Sucheta Dalal :Court’s decision to wind up Indage leaves producers disappointed
Sucheta Dalal

Click here for FREE MEMBERSHIP to Moneylife Foundation which entitles you to:
• Access to information on investment issues

• Invitations to attend free workshops on financial literacy
• Grievance redressal


You are here: Home » What's New » Court’s decision to wind up Indage leaves producers disappointed
                       Previous           Next

Court’s decision to wind up Indage leaves producers disappointed  

March 23, 2010

On 19th March, India’s oldest wine producer, Indage Vinters, was ordered to shut shop by the Bombay High Court following a winding-up petition filed by its creditors.  


Considering that it was the remarkable guts and perseverance of Shyamrao Chougule, the founder, who brought international quality wine and champagne to India in the 1980s, the nascent wine industry in the country is saddened over this development.


However, given the efforts the company put in to fund its acquisitions in Australia and South Africa, it was a matter of sheer luck whether Mr Chougule’s gamble would pay off or lead to his company’s ruin.


The global financial crisis sealed the fate of the company—the international market did not perform to expectations and its plans to sell exotic Indian wines in overseas markets did not materialise. Domestic demand for international wine also fell far short of the hype created by the industry itself.


“This is a very sad chapter for the Indian wine industry as Indage Vinters were the pioneers in this sector,” said Violet D’souza, director and owner of Indus Wines. She added that the decision was expected as employees and vendors were facing problems with the company. Sula Wines’ vice president, Pradeep Panchpatel, echoed the same views.


This is not the first time the Chogules and Champagne India have been in such trouble. However, this time the situation looks too bad for them to bounce back.


An official from Nasik Valley Grape Promotion Association said that Indage’s travails will impact nearly 50% of the wine industry. Indage had tie-ups with around 15 small wineries like Flamingo, Century and Pratamesh to purchase wine in bulk and the decision of the High Court will probably spell the end of the road for these units, unless they can persuade other wine majors such as Sula, Grover or the UB Group to buy their stock.


But again, the entire industry is already saddled with large quantities of unsold wine from last year.


“Grape framers and other vendors will suffer from the fallout of the Indage collapse,” the official said. As of now, nobody expects Indage to be bought out in a hurry.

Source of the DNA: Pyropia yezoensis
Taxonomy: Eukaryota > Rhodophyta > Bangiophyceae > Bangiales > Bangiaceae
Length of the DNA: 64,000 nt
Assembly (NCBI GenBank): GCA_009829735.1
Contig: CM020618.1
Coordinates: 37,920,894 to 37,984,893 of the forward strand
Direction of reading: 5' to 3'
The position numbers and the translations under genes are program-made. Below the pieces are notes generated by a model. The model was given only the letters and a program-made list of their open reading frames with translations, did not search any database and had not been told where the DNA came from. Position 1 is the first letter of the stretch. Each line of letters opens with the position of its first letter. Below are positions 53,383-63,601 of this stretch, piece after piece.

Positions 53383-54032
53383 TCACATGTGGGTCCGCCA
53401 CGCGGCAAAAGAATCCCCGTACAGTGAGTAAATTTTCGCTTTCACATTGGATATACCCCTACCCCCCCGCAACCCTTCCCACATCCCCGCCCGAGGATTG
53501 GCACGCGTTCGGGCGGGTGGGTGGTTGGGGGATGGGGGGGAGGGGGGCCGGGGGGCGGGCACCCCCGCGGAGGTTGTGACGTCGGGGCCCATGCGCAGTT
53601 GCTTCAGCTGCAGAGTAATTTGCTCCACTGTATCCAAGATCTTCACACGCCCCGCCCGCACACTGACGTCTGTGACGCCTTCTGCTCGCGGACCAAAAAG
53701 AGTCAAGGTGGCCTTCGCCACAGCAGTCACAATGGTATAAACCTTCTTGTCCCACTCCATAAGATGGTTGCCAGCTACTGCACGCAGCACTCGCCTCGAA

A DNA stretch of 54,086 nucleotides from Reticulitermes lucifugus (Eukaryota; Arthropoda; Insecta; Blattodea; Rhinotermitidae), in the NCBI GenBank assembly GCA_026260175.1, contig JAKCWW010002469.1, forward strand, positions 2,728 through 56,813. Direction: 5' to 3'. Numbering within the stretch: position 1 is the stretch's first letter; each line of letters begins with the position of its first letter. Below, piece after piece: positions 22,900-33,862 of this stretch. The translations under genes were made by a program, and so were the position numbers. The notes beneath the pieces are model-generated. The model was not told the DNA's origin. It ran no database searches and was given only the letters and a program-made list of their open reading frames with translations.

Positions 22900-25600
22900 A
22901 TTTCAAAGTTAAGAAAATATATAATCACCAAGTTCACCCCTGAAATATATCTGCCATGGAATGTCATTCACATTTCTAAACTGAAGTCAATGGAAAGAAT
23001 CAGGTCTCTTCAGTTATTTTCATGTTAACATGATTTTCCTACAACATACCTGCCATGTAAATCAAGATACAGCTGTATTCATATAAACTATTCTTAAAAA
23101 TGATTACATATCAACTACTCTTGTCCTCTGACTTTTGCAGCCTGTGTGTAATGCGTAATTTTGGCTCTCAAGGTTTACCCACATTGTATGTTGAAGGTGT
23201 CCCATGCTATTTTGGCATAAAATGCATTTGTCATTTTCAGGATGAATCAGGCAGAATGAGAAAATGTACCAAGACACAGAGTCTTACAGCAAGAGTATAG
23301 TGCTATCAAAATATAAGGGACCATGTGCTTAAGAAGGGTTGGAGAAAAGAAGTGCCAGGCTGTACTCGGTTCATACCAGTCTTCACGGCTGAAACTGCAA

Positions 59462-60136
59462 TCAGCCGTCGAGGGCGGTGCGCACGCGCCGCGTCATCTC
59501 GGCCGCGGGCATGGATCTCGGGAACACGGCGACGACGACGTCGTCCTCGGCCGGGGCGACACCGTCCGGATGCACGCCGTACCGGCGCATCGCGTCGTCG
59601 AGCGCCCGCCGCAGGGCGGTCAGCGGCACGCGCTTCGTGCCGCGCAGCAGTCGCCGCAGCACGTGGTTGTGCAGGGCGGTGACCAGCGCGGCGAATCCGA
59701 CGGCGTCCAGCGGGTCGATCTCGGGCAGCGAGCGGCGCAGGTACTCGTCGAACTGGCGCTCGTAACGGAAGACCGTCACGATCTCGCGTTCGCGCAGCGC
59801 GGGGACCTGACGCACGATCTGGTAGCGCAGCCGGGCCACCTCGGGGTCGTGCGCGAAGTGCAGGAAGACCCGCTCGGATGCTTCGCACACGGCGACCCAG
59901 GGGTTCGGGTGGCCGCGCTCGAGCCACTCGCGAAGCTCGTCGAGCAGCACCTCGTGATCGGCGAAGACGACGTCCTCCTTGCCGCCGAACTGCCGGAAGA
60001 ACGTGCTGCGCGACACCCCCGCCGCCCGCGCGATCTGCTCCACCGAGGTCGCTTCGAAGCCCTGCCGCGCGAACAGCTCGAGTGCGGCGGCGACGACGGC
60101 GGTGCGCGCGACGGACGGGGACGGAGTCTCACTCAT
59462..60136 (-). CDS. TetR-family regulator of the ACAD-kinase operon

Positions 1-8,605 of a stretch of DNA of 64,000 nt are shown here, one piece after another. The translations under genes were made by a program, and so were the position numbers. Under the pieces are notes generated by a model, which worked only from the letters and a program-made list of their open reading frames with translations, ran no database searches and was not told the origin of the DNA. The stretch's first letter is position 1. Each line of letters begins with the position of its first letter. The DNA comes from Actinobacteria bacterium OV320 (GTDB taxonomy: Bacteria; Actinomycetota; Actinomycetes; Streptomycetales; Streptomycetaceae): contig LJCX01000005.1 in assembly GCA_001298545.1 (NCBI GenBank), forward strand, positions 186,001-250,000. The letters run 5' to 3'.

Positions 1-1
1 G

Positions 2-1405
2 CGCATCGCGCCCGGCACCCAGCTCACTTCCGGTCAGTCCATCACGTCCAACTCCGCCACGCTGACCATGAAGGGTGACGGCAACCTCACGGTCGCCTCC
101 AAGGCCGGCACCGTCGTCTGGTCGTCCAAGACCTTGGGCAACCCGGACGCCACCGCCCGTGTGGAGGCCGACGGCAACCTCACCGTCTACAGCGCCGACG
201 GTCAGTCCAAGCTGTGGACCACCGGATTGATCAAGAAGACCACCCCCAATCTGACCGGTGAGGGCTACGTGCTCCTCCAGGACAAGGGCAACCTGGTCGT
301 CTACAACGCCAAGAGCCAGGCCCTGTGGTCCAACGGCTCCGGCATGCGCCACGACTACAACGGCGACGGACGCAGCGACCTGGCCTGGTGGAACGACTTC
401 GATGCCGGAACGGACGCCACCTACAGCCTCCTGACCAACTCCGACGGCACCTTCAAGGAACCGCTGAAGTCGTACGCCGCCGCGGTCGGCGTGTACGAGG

A former investor in the company attributed Indage’s downfall to the large gamble that it took in acquiring wineries in Australia and South Africa. “It was a big gamble and they couldn’t handle it. The writing on the wall was clear, they were overleveraged and we didn’t think their plans, which looked perfect on paper, would materialise,” he said.  


On the desperation of the group to grow rapidly, the investor said, “It was the race to remain number one. Those days, Vijay Mallya of the UB Group was planning a big presence in the wine industry and Ranjit Chougule—who was in charge of Indage—was worried about losing market leadership. What we did not expect is that it would unravel so fast—in just six months.”

Indage Vinters has said that it will challenge the order. “It is the company's contention that notwithstanding the order passed by the Honourable Court, it is not expedient to wind up the business at this stage and therefore the Board of Directors in its meeting held on 19 March 2010, has decided to challenge the said order by filing an appeal in the competent court,” Indage Vinters said in a statement to the Bombay Stock Exchange.


An email sent to the company remains unanswered, while managing director Ranjit Chogule and Vikrant Chogule refused to respond to messages.


It must be noted that Indage was pursuing a corporate debt restructuring (CDR) package for nearly Rs400 crore. This was led by ICICI Bank while the other lenders were IndusInd Bank, Allahabad Bank, UCO Bank, IDBI Bank and Bank of Rajasthan.


During the hearing on 19th March, Indage said that it had told the High Court that it plans to present a proposal with the support of some secured and unsecured CDR lenders in the next hearing. Indage said it was also ready and willing for a scheme of arrangement under Sections (391) to (394) of the Companies Act, to restructure its outstanding liabilities.


However, there might be some light at the end of the tunnel. On 23rd March, Indage Vintners Ltd has now informed BSE that the High Court has granted a stay of 15 days while considering the petition of winding up filed by the company’s creditors. The company’s statement says: “This is pursuant to the submission by the Company that the plans underway will find an amicable solution to meet with all obligations of the Company.” — Aaron Rodrigues

-- Sucheta Dalal